Are your children trichotillomania children? Yes? No? Maybe? Or maybe would it be more appropriate to expect a response like, "I really have no idea!" or "What on Earth are you talking about?" Let's begin at the beginning, with an explanation of what "trichotillomania" is, shall we? The word has its roots in Greek; the morphemes vouch for its meaning being "pulling hair madness."
But trichotillomania children don't just pull their hair; there may be times when they actually pull it out! And if you believe that those who suffer from hair pulling disorders only pull out the hair on their head - and their own hair - well, there is not really any less blunt way to say this, but you are wrong! If you have children, then stop worrying about the loss of your own hair and keep the cat in a safe place for long enough to take some sort of action, because the worst cases can be really ugly! Read on.
Hair pulling children, trichotillomania children - whatever you want to call them - when not being players in dramatic emotional episodes that Amy Winehouse would find it hard to ignore or dispel, have mostly normal lifestyles, even if they will be seen with bald spots in the most unexpected of places. It is just too bad that clinicians have classified it as a habit behaviour, right up there with nail biting and compulsive skin picking (onychophagia and dermatillomania respectively). OCD and physical disorders, for example stereotypical movement disorder, can be attributed to trichotillomania children. Furthermore, hair pulling children may also feel the need to note that people with hair pulling disorders pull hair because of how it looks or feels at a certain area.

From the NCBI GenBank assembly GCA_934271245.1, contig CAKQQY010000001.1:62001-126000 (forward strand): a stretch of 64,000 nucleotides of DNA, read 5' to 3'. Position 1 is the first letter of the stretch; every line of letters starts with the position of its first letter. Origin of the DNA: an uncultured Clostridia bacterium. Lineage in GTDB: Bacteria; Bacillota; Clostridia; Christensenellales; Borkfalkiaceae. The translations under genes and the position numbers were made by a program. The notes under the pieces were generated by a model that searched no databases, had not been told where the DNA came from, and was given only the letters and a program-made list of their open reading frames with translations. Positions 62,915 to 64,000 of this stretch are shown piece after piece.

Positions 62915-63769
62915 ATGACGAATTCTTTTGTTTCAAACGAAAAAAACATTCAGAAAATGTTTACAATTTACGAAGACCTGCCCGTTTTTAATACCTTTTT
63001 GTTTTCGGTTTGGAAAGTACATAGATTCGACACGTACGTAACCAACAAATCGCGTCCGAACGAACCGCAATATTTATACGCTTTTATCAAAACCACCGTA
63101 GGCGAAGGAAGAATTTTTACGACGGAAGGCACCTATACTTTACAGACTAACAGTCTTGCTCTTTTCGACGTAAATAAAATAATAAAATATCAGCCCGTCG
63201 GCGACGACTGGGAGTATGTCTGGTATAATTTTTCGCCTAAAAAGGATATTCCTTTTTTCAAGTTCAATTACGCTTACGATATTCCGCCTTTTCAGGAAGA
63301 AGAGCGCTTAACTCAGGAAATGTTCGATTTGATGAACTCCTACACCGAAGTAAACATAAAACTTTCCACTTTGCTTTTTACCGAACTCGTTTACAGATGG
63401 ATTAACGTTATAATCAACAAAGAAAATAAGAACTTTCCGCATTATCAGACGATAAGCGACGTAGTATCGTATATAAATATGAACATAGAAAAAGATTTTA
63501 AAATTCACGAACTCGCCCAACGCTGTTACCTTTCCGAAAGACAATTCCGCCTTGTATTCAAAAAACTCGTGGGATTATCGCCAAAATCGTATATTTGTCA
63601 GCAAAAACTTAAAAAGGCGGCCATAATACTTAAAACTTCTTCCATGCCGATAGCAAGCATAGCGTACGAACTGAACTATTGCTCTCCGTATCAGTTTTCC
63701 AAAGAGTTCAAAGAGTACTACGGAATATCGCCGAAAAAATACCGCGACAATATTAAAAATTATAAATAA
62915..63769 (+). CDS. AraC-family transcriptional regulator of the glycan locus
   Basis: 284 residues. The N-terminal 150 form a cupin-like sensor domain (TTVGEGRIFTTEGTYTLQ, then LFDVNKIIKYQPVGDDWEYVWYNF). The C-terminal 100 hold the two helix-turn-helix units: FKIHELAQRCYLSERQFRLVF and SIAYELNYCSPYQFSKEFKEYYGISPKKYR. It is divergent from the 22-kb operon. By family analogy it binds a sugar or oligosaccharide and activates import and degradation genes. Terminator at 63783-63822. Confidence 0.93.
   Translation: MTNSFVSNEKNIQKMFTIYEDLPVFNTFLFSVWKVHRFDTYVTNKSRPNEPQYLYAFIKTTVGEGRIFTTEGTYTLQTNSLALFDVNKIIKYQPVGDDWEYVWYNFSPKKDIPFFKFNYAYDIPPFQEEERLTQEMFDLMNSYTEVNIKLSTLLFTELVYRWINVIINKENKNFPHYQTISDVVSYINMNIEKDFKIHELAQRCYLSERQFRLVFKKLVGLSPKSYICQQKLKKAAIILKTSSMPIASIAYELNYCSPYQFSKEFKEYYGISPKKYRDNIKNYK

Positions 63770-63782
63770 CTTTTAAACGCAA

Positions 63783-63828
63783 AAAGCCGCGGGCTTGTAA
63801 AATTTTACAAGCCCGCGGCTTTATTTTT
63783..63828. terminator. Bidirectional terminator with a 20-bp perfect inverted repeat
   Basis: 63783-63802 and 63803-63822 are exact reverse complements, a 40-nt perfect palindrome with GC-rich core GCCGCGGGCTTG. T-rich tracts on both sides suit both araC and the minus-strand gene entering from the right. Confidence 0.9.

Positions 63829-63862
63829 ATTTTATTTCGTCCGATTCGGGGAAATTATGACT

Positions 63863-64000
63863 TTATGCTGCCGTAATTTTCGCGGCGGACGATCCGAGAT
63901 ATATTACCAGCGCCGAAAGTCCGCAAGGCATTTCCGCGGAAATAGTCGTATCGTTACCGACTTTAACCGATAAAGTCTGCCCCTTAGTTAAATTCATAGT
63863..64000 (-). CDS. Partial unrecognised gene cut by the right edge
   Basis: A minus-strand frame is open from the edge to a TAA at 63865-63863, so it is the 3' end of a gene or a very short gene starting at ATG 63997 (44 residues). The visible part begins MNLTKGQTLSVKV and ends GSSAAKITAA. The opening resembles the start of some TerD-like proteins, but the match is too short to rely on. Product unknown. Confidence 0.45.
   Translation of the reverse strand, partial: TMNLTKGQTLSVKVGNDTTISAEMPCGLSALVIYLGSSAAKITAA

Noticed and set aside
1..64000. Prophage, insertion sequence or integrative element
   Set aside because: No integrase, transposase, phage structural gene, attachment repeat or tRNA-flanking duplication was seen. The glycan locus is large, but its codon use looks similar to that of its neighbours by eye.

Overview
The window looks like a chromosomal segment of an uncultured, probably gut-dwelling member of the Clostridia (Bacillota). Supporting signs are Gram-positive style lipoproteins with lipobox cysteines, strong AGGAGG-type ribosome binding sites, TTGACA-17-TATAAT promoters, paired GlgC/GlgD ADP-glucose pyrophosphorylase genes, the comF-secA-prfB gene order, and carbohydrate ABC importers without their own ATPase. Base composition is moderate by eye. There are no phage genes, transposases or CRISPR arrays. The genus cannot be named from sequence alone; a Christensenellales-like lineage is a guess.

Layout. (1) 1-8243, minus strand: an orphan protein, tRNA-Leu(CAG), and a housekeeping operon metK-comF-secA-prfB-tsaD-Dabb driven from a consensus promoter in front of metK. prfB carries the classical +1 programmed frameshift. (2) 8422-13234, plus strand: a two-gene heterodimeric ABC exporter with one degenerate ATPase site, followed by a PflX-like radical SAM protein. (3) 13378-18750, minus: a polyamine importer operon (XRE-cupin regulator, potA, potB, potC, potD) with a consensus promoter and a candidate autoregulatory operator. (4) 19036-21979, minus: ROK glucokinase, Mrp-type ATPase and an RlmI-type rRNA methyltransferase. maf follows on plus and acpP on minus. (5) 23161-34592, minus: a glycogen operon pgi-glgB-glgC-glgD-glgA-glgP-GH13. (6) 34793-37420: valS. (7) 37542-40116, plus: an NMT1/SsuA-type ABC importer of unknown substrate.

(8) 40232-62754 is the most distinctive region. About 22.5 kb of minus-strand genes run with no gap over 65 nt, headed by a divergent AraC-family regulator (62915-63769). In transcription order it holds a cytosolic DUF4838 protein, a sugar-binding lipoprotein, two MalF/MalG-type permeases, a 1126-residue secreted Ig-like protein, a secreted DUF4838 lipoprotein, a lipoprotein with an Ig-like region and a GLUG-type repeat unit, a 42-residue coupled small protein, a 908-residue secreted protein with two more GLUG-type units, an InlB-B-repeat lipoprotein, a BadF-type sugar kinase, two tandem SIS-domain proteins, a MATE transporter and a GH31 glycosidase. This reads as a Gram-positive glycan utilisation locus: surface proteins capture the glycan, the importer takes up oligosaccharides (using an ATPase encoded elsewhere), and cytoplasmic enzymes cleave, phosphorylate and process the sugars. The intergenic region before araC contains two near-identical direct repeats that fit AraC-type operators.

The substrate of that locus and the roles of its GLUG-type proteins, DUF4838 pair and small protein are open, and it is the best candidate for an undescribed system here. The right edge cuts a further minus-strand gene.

But studies have shown that hair pulling children may suffer not only from social estrangement / alienation, but also decreased cerebellar volume (and who's to say that the latter, unlike the former, is immediately evident?). NB anxiety and depression - it may be worth pointing out to children that hair pulling children showing these things are likely to be or become trichotillomania children. Children who happen to be hair pulling children should also be warned against developing trichophagia (that is, eating or chewing the hair pulled); while extreme cases of this could be a prelude to Rapunzel's syndrome and even death, according to some sources. (I suppose tearing hair out violently enough is not that unlikely to result in something like brain haemorrhaging caused by relocated arteries).
...Big Question: how to treat it, get therapy? Drug therapy is an option; look for names like Fluoxetine (Prozac), Fluvoxamine (Luvox), Clomipramine (Anafranil) and Sertraline (Zoloft). Or you could go for hypnotherapy, but the best idea would Habit Reversal Training of psychotherapy which can stop hair puuling children from becoming trichotillomania children.